The rise in reported cases may be attributed to a change in how sexual assault is reported and handeled.
Danielle Snow, Coordinator for Sexual Assault Prevention Education, expressed the belief that even with the recent increase in reported rapes, those numbers do not reflect the actual amount of sexual violence taking place at WMU. Rather, increased reporting may be a sign of improved support systems.
“Because of prior changes to the reporting processes across the nation and at WMU and education around reporting procedures, there is the possibility that reporting increased because people have a better grasp of the system,” Snow said.
Preconceived ideas about who is a survivor of sexual assault often deter reporting, despite the fact that sexual violence can affect all types of individuals. This combined with a lack of support and resources can lead to significant underreporting of cases.
In a broad view, underreporting affects sexual violence statistics, which dictate awareness of the issue and allotment of resources and funding for supportive programs.
Many survivors of sexual assault will refrain from speaking out and getting help due to fear of judgment, a lack of trust in the criminal justice system or a socially percieved triviallity of the matter, Snow explained.
“Currently, it is more common for survivors to be blamed, invalidated, and discredited than it is for them to be believed and effectively supported. Thus, even telling our close friends, families, and colleagues can be difficult, let alone telling an officer, investigator, or judge,” Snow said.
Further, many don’t have the necessary resources to report instances of sexual assault.
“Often times survivors who are already facing dehumanization, discrimination, and oppression because of their social identities such as race, sexual orientation, and gender are either silenced or actively not being heard,” Snow said.
WMU FIRE! takes on the issue of sexual violence by ‘Fighting Ignorance and Rape through Education.’ The organization consists of peer education teams as well as FIRE Place, a campus center aimed to provide resources and support for survivors of sexual assault and other bias incidents.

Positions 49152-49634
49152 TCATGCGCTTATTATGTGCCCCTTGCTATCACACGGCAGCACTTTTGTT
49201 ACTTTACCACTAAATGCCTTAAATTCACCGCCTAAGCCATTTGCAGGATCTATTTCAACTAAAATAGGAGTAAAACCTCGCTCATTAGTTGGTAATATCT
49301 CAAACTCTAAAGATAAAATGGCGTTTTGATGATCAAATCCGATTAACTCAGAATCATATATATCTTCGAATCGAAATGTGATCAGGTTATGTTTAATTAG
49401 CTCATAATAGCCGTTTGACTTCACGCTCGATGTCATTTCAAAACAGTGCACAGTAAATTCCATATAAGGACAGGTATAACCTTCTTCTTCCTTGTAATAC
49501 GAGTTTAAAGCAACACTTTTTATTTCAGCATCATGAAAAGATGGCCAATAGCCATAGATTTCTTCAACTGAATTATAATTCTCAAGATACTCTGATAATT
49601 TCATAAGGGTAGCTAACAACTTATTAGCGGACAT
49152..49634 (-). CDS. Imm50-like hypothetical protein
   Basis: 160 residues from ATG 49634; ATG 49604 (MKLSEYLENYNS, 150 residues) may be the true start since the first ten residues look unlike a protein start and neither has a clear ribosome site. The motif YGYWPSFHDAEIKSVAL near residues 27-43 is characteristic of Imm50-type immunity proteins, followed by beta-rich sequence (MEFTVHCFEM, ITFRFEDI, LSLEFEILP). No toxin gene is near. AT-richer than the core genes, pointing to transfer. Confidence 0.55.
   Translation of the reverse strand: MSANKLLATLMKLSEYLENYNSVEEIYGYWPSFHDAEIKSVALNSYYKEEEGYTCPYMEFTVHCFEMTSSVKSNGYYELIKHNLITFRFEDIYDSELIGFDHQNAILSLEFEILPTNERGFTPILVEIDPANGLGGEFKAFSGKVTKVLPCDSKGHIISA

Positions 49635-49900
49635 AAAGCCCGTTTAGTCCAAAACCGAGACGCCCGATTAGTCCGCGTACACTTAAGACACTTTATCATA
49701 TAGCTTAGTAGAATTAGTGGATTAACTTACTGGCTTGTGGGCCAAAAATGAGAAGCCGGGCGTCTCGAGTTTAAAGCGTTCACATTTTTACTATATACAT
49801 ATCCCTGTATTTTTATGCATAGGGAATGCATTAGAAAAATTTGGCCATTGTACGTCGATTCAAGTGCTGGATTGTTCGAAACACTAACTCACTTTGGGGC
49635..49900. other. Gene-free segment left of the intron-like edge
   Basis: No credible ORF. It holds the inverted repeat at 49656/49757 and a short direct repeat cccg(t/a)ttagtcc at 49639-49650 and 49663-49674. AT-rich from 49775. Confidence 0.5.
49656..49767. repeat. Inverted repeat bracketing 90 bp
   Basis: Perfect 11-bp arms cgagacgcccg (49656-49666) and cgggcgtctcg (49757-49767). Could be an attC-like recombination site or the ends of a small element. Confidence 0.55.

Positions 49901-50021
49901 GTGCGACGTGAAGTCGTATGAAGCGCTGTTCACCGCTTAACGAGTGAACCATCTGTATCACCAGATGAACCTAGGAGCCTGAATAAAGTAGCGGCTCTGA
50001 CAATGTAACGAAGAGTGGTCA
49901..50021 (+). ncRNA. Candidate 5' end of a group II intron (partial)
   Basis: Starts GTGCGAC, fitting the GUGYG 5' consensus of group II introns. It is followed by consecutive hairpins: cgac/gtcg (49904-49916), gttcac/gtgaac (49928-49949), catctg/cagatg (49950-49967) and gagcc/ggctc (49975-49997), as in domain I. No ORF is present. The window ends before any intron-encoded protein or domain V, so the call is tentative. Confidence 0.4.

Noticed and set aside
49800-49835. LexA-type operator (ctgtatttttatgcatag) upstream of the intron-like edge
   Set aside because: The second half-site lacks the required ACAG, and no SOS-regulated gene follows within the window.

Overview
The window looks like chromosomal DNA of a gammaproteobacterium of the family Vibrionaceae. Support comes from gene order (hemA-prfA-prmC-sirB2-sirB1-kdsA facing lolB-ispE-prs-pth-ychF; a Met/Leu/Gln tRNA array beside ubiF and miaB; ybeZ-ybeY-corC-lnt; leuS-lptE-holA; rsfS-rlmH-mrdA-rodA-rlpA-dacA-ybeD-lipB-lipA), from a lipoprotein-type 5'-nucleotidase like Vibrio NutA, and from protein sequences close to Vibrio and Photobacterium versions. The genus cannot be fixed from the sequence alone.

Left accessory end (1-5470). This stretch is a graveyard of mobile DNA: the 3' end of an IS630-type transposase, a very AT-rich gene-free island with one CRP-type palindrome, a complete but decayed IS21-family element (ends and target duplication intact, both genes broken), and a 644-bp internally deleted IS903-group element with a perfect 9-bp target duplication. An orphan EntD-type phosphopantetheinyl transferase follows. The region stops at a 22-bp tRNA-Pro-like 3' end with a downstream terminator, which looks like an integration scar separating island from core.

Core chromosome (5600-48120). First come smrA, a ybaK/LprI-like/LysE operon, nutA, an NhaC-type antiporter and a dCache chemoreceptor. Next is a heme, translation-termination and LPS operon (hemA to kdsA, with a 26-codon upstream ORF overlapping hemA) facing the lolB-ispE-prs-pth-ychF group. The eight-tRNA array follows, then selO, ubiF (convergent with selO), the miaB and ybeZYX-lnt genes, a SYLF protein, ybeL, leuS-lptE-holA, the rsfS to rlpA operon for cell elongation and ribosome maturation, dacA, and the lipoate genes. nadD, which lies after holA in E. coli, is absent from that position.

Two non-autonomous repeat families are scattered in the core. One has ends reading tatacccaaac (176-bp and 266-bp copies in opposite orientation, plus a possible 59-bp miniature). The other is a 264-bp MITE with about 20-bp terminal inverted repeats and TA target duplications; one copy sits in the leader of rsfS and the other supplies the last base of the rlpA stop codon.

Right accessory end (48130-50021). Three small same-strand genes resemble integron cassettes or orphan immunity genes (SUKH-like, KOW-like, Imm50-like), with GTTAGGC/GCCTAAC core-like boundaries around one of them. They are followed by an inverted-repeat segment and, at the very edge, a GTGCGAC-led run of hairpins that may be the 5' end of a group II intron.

“Our vision is to create a campus culture that actively and effectively responds to sexual violence in an attempt to eradicate it from our campus and our greater society,” Snow said. “Our program offers educational opportunities covering support services for survivors and strategies for intervening in and preventing sexual violence in our communities.”
These initiatives target underreporting by demonstrating support and providing access to resources for survivors.
“Though no one should ever feel coerced into reporting if that is not something they want to choose for themselves, reporting should at least be made accessible to all survivors. Currently, this is not the case,” Snow said.
Dittmar reflected on the impact of peer educator presentations on the issue of underreporting.
“What I’ve seen most is that people are more willing to use their voices after seeing the presentation,” Dittmar said.
She continued: “I feel like a lot of the time people come in with preconceived notions about who experiences sexual assault and who becomes a victim/survivor. Our presentation does a lot to undo that ingrained idea.”
FIRE Place staff members are available via Zoom for support and resources, visit https://wmich.edu/healthpromotion/fireplace to get connected.